I felt the panic rising inside me. My chest started to tighten and I couldn't seem to catch my breath. It was about 99 degrees inside our boat, the babies were fussy, hot and tired and we'd just had about $1000 worth of provisions delivered to our cockpit. "Overwhelmed" doesn't even begin to scratch the surface of what I was feeling at that moment.

"Oh my god. I don't think I can do this" I said to Scott as our already tiny living space closed around me with cans, boxes and bushels of food all over the place. Tears welled up in my eyes as I surveyed our boat. Where did we store all this stuff before? What was our method? Where should I start? The babies were in their new bunk, screaming their heads off and refusing sleep, and ten boxes of provisions were sitting in our cockpit under the hot sun, needing to be stored, immediately. Because we had completely emptied our boat before we left her on the hard, we needed everything in the way of foodstuff - from spices to condiments to staples - and the thought of putting it all away, without much of a plan and accompanied by screaming babies and the unrelenting midday heat of the tropical sun, put me over the edge. "We've made a huge mistake" I said, finally breaking down into tears. "This is not going to work" I sobbed. I was totally and completely overwhelmed. Frozen. Stuck. Helpless. "Go" Scott ordered me. "Go, now. Take a walk." So I did. I left Scott alone in our ungodly hot boat with ten boxes of food to store, a loopy toddler and two screaming babies. It was not my finest hour.

***

As a parent, there is only one thing that can truly send me over the edge and that is sleep. My babies' lack of sleep, in particular. To me, sleep is as vital as water and food to a growing child, so when my children aren't sleeping well - I get very stressed out. When we moved aboard that afternoon last Saturday and our exhausted, sweaty babies began to scream in protest when I put them down for their usual (and typically, easy) 1pm nap - I got nervous. Would they ever learn to sleep on the boat? Would my former good sleepers return to the dreaded days of waking up every two hours? Already it was clear that the divider we'd had sewn into their bunk was useless - Haven climbed right over it and onto Mira the second we put them on their respective sides. It looked like they'd have to learn to sleep in one bed, together, again - something they hand't done since they were two or three months old. Would they smother each other? Would they kick each other awake? Was this *ever* going to work? All of these questions, combined with my other achilles heels; disorder and provisioning (and an already weakened emotional state due to my mom leaving earlier that morning), turned out to be the trifecta that would literally send me over the edge "anxiety attack" style.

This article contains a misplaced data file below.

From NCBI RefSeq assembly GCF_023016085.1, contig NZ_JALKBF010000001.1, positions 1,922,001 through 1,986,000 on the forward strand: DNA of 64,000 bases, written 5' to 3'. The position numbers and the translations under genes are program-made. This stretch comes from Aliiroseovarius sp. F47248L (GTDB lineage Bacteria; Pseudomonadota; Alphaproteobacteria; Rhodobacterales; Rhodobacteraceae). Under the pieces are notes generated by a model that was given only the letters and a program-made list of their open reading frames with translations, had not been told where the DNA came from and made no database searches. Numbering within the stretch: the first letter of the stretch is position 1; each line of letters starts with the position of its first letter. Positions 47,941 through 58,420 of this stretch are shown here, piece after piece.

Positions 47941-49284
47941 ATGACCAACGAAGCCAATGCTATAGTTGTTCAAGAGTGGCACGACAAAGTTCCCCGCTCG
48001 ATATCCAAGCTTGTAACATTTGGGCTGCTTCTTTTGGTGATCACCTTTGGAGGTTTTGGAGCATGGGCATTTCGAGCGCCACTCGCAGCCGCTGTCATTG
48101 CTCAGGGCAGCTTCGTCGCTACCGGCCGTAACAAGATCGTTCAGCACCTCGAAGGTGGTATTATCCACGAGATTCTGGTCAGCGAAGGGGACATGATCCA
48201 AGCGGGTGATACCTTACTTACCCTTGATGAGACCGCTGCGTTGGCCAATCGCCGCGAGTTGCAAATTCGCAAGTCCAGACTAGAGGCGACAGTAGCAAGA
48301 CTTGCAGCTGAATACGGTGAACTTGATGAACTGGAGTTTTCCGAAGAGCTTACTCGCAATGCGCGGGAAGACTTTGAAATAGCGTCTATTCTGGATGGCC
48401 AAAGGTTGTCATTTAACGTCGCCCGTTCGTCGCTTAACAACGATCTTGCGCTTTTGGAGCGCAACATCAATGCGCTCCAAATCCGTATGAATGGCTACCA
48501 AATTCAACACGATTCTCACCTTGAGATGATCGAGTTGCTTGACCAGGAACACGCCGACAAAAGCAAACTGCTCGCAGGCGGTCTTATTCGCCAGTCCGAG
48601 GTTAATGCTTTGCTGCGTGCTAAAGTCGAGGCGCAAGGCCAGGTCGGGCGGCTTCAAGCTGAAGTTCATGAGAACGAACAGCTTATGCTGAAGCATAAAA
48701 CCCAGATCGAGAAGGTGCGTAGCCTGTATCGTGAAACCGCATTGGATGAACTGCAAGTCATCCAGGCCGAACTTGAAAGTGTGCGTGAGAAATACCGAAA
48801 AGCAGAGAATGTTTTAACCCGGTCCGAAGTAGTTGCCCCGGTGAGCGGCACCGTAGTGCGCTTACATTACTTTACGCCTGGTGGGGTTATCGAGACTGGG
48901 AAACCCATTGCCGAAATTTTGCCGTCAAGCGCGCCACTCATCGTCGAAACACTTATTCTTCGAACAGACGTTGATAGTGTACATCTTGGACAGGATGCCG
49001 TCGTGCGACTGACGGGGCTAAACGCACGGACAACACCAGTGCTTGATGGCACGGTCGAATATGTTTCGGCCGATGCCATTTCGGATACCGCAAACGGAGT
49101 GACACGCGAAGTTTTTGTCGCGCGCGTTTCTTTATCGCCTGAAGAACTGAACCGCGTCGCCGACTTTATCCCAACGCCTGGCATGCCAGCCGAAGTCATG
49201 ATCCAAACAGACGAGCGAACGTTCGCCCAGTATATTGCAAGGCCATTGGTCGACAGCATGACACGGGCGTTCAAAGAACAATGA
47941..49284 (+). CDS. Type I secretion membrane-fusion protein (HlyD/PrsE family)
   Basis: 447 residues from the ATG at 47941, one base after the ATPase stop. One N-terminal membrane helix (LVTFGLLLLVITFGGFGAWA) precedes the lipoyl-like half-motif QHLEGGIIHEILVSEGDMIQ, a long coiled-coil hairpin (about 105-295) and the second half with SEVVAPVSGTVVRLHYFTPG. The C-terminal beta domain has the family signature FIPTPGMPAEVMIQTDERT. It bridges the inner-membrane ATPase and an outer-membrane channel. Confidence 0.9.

It gets worse before it get's better...

When I returned to the boat from my walk, Scott popped his head out of the hatch, "They're asleep!" he said with a smile, knowing full well that armed with this knowledge, my worry would diminish and my mood would improve considerably. It did. Suddenly, the provisions were not so daunting. I snapped out of my mental fog and got down to it. We had provisioned online (very useful if you are on Tortola, no extra charge and delivery is free) so we had the master list of what was ordered and needed to check off each item to make sure we got what we paid for. Isla played quietly in her new bunk with our iPad and Scott and I got to work storing everything. An hour later we were finished. The boat was put back together, order was restored, and the babies were getting up from their nap. All was well.

Until nightfall...